New temporary accommodation for homeless residents in Mid Sussex could be bought using £4m of council reserves.
A report put before a meeting of Mid Sussex District Council’s Cabinet on Monday (July 9) laid out plans to buy 20 properties within the district, and lease a further ten.
If all goes as planned, the majority of the homes would be one or two-bedroom properties in Burgess Hill and Haywards Heath.
A business plan showed that buying 20 properties would save the council £300,000 per year, while a further £75,000 per year would be saved leasing properties within the district.
The council currently spends around £346,000 per year on providing temporary accommodation, compared to £254,000 in 2016/17.
The option of buying a large property, such as a hotel or care home, was not recommended, as there were no suitable properties available in Mid Sussex and the project would be ‘financially uncertain’ in the long run.
Judy Holmes, assistant chief executive, said: “The idea behind this is to find a more sustainable way of supporting people we have a duty towards because they are homeless.
“There are clear financial benefits to this service and clear benefits to the families.”
Andrew MacNaughton (Con, Ardingly and Balcombe), cabinet member for housing and planning, said: “It’s only now we’re on a financially sound footing that Cabinet was able to put funds aside for something like this to happen.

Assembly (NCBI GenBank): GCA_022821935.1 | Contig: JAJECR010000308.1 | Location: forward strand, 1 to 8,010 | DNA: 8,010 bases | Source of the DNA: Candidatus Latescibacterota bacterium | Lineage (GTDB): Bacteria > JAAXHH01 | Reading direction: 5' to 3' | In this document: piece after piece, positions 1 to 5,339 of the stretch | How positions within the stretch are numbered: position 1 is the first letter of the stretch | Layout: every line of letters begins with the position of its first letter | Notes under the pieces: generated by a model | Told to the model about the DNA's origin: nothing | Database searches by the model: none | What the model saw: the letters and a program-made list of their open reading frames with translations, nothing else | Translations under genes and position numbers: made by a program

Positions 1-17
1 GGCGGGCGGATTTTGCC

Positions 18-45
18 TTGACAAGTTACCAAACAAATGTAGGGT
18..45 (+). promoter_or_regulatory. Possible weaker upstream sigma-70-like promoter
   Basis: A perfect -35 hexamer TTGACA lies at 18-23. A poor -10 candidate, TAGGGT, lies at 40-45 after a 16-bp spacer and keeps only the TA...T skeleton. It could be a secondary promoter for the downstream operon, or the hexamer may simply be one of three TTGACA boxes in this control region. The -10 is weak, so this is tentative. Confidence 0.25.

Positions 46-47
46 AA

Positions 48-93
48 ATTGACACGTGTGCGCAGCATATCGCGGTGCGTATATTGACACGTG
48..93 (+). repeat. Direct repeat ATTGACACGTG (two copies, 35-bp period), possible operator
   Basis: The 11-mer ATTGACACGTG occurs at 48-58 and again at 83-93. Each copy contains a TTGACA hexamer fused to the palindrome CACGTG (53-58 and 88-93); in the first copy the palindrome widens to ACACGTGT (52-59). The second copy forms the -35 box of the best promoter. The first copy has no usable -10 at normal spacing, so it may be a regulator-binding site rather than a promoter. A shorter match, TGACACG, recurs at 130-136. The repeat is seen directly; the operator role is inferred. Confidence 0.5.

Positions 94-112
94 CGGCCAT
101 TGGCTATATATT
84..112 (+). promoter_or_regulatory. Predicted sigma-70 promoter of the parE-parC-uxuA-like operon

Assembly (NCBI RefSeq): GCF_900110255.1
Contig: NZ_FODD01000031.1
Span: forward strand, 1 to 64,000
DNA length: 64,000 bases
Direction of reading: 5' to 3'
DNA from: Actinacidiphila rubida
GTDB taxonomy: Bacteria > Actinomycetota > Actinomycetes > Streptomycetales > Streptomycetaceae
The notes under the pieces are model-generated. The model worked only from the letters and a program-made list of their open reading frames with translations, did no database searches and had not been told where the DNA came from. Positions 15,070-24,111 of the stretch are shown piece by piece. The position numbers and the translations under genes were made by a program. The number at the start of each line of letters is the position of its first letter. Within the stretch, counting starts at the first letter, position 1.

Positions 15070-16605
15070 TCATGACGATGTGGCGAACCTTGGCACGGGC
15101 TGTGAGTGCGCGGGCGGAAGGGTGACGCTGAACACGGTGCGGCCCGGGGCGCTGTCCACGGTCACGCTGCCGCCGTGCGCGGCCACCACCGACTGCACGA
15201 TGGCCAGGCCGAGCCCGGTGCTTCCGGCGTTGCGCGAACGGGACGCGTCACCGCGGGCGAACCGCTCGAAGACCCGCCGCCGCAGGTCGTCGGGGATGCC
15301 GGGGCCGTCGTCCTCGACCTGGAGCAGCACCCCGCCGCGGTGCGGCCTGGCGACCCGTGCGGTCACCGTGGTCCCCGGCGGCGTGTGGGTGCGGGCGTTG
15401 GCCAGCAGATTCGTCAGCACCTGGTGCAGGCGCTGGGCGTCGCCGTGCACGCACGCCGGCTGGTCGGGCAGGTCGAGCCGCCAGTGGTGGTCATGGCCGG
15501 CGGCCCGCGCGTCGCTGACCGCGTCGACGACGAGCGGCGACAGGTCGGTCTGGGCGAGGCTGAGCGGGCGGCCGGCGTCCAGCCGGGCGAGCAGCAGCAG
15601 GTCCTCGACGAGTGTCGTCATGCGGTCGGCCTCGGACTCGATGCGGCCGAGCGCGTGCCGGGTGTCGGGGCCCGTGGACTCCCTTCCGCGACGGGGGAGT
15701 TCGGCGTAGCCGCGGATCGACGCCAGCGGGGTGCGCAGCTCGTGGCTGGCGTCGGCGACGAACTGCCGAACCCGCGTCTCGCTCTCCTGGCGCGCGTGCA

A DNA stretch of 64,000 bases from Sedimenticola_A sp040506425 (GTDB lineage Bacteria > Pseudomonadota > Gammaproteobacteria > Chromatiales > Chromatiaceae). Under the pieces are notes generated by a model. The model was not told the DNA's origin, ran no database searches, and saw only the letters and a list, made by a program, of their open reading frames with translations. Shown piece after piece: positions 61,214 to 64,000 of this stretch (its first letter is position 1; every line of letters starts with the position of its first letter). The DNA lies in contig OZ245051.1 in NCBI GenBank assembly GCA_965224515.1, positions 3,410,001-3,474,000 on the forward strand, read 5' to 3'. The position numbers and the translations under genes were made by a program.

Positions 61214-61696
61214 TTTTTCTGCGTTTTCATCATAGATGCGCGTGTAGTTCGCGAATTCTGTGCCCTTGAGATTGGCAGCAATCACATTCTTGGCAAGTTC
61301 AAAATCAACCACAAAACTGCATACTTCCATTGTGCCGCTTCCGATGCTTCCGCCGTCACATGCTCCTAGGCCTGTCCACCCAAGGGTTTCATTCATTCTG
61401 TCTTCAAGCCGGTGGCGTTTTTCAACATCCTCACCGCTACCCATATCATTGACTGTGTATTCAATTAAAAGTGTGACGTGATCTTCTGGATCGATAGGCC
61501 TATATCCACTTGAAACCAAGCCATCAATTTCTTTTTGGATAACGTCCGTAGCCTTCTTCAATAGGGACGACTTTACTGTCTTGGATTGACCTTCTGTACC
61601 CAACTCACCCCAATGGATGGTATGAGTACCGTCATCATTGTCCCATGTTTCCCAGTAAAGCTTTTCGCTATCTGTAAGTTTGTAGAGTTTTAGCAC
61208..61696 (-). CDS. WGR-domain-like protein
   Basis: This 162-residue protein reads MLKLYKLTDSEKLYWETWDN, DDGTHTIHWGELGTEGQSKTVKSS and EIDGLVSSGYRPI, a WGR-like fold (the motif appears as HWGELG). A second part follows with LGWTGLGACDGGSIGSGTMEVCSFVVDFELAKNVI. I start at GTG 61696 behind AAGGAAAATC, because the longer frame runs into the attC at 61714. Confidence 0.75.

“We don’t expect to spend this all at once – we have to find the right properties – but I’m very, very pleased this is moving forward.
“It’s so important to the families to stay close to where they want to be. Some temporary accommodation is well outside the district.”
There has been a drop in the number of families accepted as homeless by the council, but a rise in the number living in temporary accommodation.
A report to the Cabinet stated that 37 Mid Sussex families were homeless in 2017/18, compared to 44 the previous year.
At the end of March, there were 51 in temporary accommodation, compared to 46 at the same time in 2017. In addition, 931 families were given housing advice, compared to 890 the previous year.
The meeting was told that the implementation of the Homelessness Reduction Act, in April, meant additional responsibilities for councils, including ‘relief duty’.
This duty requires local authorities to take reasonable steps to help an eligible homeless person to secure accommodation for at least six months. This in turn is likely to put more pressure on the accommodation available.
Members noted that homelessness and financial troubles could hit anyone.
Norman Webster (Con, East Grinstead – Baldwins), cabinet member for community, said: “It’s not always the lowest paid in our community who suffer from homelessness – anyone can suffers misfortune.
“I think it’s very important that we acknowledge that.”